In America, throughout 2017, people used 3.82 trillion kWh of energy. According to the EIA, residential customers used 37.4 percent of this. Consequently, everyday folks like us are the largest consumers of energy!
There’s more, however. Over the same period, Americans used 7.26 billion petrol barrels. This equates to over nineteen million barrels per day.
How is this relevant to you though?
Simply because your furnace has a big role to play in energy use, if your furnace has not been inspected for a while, you might have an ineffective heater already. This wastes a lot of energy and results in you paying over the odds to warm your property.
Moreover, it might not keep you warm enough anymore to tide you over during the winter months. That idea ought to give you the motivation to address this issue.
Therefore, do not sacrifice comfort! Take heed of this furnace maintenance advice before the colder months arrive!
Important Step Before Maintenance: Turn off the Energy Supply
Before carrying out any home furnace maintenance tasks, ensure that you switch off the energy source. This applies to all tasks, even straightforward filter replacements. You want to avoid starting a fire, getting an electric shock or sustaining burns.
1) Put a new Filter in
A filter protects the interior components from the debris and dust that the heater draws in. In addition, it boosts the quality of air indoors, because it stops contaminants from being recirculated. That latter benefit is significant because the air indoors can be far more polluted than the air outdoors.
Needless to say, over months of use furnace filters can become clogged up with gunk. Apart from limiting the flow of air, filthy filters will make your property unsafe. Keeping your filters clean will ensure that you stay healthy and make your furnace run efficiently.
Therefore, prior to using your furnace over the winter, swap your dirty filter for a new model. This should be replaced each month over peak season. You should still consult your instruction manual to find out what the manufacturer recommends.
Should your furnace use a filter that is washable, remove it, and clean it thoroughly. Just like filters that can be replaced, this should be washed once per month (at least) throughout the high season.
2) Brush and Hoover the Blow Blades
The majority of the advice here involves a hoover, so think about purchasing one if you do not own one already. This will be handy as well when you have to clean the outdoor unit of your air conditioner.
In any event, to clean your furnace, begin by visually inspecting its’ blow blades. As the name indicates, they circulate warm air through the property. If they are filled with debris, the air they circulate will be filled with contaminants as well.
Use a screwdriver to remove the screws and lift the whole blower out of the furnace. Now it’s time to hoover! Also, you could use a brush to get rid of the debris, then hoover it to suck it out.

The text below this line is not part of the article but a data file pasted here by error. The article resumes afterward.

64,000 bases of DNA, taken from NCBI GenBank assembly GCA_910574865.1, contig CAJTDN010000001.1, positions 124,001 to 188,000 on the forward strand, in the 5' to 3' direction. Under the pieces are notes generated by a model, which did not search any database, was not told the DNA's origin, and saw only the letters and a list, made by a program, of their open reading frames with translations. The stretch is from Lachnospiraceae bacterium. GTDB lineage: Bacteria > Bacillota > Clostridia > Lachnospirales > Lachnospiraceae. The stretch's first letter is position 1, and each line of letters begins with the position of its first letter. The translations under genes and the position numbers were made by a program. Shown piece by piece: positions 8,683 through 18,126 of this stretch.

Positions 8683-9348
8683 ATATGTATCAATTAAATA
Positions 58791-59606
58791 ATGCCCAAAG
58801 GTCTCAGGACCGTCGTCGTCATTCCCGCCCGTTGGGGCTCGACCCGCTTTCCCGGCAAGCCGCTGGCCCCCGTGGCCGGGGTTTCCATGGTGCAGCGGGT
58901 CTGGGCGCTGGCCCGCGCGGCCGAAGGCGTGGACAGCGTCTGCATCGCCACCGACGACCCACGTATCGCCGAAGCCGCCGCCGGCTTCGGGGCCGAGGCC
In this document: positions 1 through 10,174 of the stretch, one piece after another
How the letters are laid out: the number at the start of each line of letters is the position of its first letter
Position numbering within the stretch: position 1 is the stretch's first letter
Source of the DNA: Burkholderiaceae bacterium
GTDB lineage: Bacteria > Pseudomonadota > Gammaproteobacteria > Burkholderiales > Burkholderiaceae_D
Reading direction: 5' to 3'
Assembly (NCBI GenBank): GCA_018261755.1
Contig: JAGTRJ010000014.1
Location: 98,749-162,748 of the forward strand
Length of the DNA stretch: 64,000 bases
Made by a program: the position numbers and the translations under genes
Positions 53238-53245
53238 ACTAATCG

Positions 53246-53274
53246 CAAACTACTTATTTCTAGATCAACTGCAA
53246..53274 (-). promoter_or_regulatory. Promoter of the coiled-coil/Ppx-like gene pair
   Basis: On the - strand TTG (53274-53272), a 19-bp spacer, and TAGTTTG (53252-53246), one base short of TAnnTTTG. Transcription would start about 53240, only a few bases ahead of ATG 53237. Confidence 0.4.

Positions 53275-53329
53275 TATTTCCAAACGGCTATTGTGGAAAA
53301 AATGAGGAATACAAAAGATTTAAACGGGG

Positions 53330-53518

3) Check the Blow Belt for any Damage or Wear and Tear
Now, inspect the blower belt for any cracks or fraying. If anything like this is noticeable, replace it. They are affordable, for roughly $5, and easy to replace.
4) Fire Test the Burner
The flame in your furnace burner heats the air over the winter months. This is the furnace’s primary heat source. It sets the gas alight that passes through and sends hot air to the exchanger. The guys at heatwavehvac.com say that this is the most important test.
Should the burner malfunction, with a build-up of dirt or a leak, for example, it will negatively impact safety and efficiency. For this reason, burner flame inspections are a key part of maintaining your furnace. The flame color will indicate whether it is in working order.
To determine this, turn on the power and start the thermostat. Next, examine the flame color. If it is blue with an even spread, everything is fine.
In the event that yellow flames are visible, switch the furnace off immediately. While that is a typical sign of dirty burners, it might also indicate that the heater generates carbon monoxide. This gas is lethal, so you do not want this entering your property.
Remember that 20k to 30k people each year are affected by illnesses resulting from CO poisoning. Worse still, it kills approximately 500 people every year.
You could clean the burners initially (we will explain why shortly). However, if it still produces yellow flames, it is better to hire a professional to inspect it. A company that services furnaces will make sure that you are not inhaling harmful gases.
5) Give the Burners a Hoover
Burners that produce uneven blue flames should be hoovered thoroughly. Remember to switch off the power source before starting.
A half-inch drain line roughly twenty inches long will allow you to reach the back of the burners. Fix this to the hoover and give the backspace a clean initially. Work round to the front, then hoover the blower compartment and furnace base as well.
6) Give the Fire Sensor a Wipe
The fire sensor alerts the furnace in the event of an open gas valve. It is simple to identify the sensor because it resembles a curved, thin metallic rod. You will discover this in the front area where flames are produced.
If the sensor is dirty, this can produce incorrect readings that indicate an unlit pilot (see below for more details). Therefore, clean this by wiping it gently. A lint-free, clean cloth is sufficient. However, microfiber towels are the ideal option.
7) Remove Debris and Dust From the Ignitor and Pilot
The furnace will not start when the pilot light fails to ignite. If it is filthy, the warm surface ignitor will have nothing to use to start your furnace. This is why you should clean both of these to avoid problems with your furnace’s off and on cycle.
Usually, blowing down a plastic straw will get rid of dirt and dust from these devices. Never make physical contact with the ignitor, because this is a sensitive component.